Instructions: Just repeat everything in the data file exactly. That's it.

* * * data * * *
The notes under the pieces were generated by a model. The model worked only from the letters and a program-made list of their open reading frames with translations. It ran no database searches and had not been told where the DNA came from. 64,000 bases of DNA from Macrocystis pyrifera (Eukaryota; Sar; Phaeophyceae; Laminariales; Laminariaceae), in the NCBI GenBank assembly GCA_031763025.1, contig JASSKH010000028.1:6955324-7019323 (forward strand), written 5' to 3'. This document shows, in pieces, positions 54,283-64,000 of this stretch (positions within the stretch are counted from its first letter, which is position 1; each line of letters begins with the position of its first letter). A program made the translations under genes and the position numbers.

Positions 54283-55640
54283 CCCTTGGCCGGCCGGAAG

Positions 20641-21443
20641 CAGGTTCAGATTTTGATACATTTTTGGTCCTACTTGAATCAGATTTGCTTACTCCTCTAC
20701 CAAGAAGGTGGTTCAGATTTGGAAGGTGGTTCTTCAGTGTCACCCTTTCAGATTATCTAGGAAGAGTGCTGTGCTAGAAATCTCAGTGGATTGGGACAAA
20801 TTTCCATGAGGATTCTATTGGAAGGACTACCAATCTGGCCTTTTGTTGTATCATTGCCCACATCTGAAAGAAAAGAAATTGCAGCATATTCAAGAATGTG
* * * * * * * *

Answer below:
The notes under the pieces were generated by a model. The model worked only from the letters and a program-made list of their open reading frames with translations. It ran no database searches and had not been told where the DNA came from. 64,000 bases of DNA from Macrocystis pyrifera (Eukaryota; Sar; Phaeophyceae; Laminariales; Laminariaceae), in the NCBI GenBank assembly GCA_031763025.1, contig JASSKH010000028.1:6955324-7019323 (forward strand), written 5' to 3'. This document shows, in pieces, positions 54,283-64,000 of this stretch (positions within the stretch are counted from its first letter, which is position 1; each line of letters begins with the position of its first letter). A program made the translations under genes and the position numbers.

Positions 54283-55640
54283 CCCTTGGCCGGCCGGAAG

Positions 20641-21443
20641 CAGGTTCAGATTTTGATACATTTTTGGTCCTACTTGAATCAGATTTGCTTACTCCTCTAC
20701 CAAGAAGGTGGTTCAGATTTGGAAGGTGGTTCTTCAGTGTCACCCTTTCAGATTATCTAGGAAGAGTGCTGTGCTAGAAATCTCAGTGGATTGGGACAAA
20801 TTTCCATGAGGATTCTATTGGAAGGACTACCAATCTGGCCTTTTGTTGTATCATTGCCCACATCTGAAAGAAAAGAAATTGCAGCATATTCAAGAATGTG